The Scholastic Aptitude Test is one of the most widely-taken admission tests in America. The SAT evidently has become synonymous to the college application process. Moreover, it is considered to be one of the most accurate evaluating indicators of applicants' college success.
The SAT gained amazing popularity among educational institutions, which are more likely to accept the SAT, rather than any other college testing programs. Whereas, for students the SAT is the most important test they have to take in their life. Thus, when the matter concerns college admissions and awarding scholarship, no exam is more crucial and responsible. That's why, the recent innovation, introduced by the College Board, which administers the SAT, became the most controversial and nerve-racking focal point for college-bound students. Indeed, it wasn't the bolt from the blue, because educators and learners have been waiting for some changes to come since June 2002, when the College Board announced a series of changes to the SAT that were implemented only in March 2005. New SAT - New Challenges The new SAT Reasoning Test was taken equivocally, to some extent, because of its complexity.
The new SAT is 3 hours and 45 minutes long, and scored on a 600-2400 scale. Besides, adding the questions from the allegebra-II to math section, and changing verbal analogies and quantitative comparisons into critical reading. The SAT introduced the drastic change, which became a real challenge for the majority of high school students. For the first time it will require students to compose a timed essay. The 25-minute essay, asking a "philosophical" questions, aims at evaluating how well students can communicate on paper and support their point of view. This section will produce a separate score on the 200-800 scale, where the essay will count only for 30 percent of the writing score, with 49 multiple-choice grammar questions.
The mutiple questions will ask students to identify errors, and to improve the sentences and paragraphs. On the one hand, this sweeping change in the approach to assessment students' writing skills is well-grounded by the employers' demand in people with good research, organizational and referencing writing skills. It is not a secret for anyone that nowadays good writing skills are not a privilege of the writers, but an essential skill for the many. Hence, writing extends beyond the walls of the education system into students' later life. Gaston Carper, the new ambitious head of the College Board, claimed in response to numerous questions as per the reason of this vital alteration, "We were hearing from schools across the country, from employers all across the country: Young people are getting out of college not able to write, entering college, where writing is much more in demand." Thus, on the other hand this novelty put a new heavy burden on kids, who have to place more emphasize on their writing skills.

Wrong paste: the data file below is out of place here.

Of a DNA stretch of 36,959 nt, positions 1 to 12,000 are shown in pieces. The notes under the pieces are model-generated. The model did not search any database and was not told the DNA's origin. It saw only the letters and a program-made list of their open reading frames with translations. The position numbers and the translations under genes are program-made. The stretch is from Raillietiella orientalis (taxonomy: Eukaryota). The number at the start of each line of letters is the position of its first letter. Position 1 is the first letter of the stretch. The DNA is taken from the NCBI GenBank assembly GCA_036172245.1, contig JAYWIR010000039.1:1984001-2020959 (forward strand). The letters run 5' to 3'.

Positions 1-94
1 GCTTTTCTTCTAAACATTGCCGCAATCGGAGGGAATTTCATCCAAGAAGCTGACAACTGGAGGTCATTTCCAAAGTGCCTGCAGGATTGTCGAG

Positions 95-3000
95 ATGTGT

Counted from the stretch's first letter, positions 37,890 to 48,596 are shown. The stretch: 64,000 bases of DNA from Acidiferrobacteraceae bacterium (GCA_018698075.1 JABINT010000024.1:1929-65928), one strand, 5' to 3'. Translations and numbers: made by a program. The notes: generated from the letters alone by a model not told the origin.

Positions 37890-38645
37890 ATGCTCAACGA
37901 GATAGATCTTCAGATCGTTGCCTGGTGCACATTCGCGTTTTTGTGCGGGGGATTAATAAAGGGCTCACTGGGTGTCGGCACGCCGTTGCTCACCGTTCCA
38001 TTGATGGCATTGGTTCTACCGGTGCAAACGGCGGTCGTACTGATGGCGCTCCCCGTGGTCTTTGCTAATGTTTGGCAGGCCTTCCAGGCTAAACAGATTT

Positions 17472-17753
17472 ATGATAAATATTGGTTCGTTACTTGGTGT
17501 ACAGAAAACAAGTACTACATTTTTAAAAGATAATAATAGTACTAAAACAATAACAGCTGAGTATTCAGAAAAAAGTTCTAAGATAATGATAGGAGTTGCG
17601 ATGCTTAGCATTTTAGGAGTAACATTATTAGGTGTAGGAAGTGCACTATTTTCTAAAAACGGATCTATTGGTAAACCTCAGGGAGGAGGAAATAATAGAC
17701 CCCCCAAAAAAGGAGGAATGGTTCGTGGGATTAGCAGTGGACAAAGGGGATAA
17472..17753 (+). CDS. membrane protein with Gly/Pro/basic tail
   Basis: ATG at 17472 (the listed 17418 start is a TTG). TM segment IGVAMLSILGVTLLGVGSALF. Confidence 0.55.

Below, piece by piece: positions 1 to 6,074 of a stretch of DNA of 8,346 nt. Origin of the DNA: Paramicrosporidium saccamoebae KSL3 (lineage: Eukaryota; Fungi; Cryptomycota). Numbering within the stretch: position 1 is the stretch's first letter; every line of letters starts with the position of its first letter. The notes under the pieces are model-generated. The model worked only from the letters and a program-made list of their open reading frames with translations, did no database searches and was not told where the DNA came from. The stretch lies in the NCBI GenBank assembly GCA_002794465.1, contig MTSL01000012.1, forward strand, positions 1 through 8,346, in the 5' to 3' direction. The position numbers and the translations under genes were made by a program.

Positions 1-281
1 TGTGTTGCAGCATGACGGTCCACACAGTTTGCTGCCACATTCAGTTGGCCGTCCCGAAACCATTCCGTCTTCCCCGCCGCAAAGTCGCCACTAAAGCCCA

Moreover, parents of some high school students cannot afford to pay for expensive preparation classes. Hence, students, having some difficulties with writing, are deprived of the opportunity to cope with the test successfully, therefore, to receive college education. It can be interpreted as discrimination for those, who cannot set out their thoughts coherently and articulately on paper, thus, are pretty good at math, and can come through critical reading with flying colors. One more challenge for the students to face is critical reading.
This is the new name for what is used to be called the verbal portion of the test, but there will be some changes. The vocabulary is de-emphasized with the end of analogies, and comprehension questions are introduced on shorter passages, or pairs of short passages, besides the traditional longer ones. Some words are to be said about the alterations, introduced to the math section. There is a handful of high-level algebra II questions, where the special accent is made on graphs and interpreting visual data. Apparently, it won't be a piece of the cake for anyone. "Overall, the changes have brought praise from some, who say the new test is more relevant to what students need to know for college.
But there are also concerns they will more negatively affect students from weaker schools, and that the essay makes this test more cashable." Meanwhile, the changes to the SAT "go through a special lens of evaluation", and really create much confusion. Students will have to make additional preparation, beyond the regular course work, seeking for preparation courses, which offer tutoring on weak subjects, provide an opportunity to take practice tests, and emphasize the fundamentals of good essay writing. .
By: Linda Correli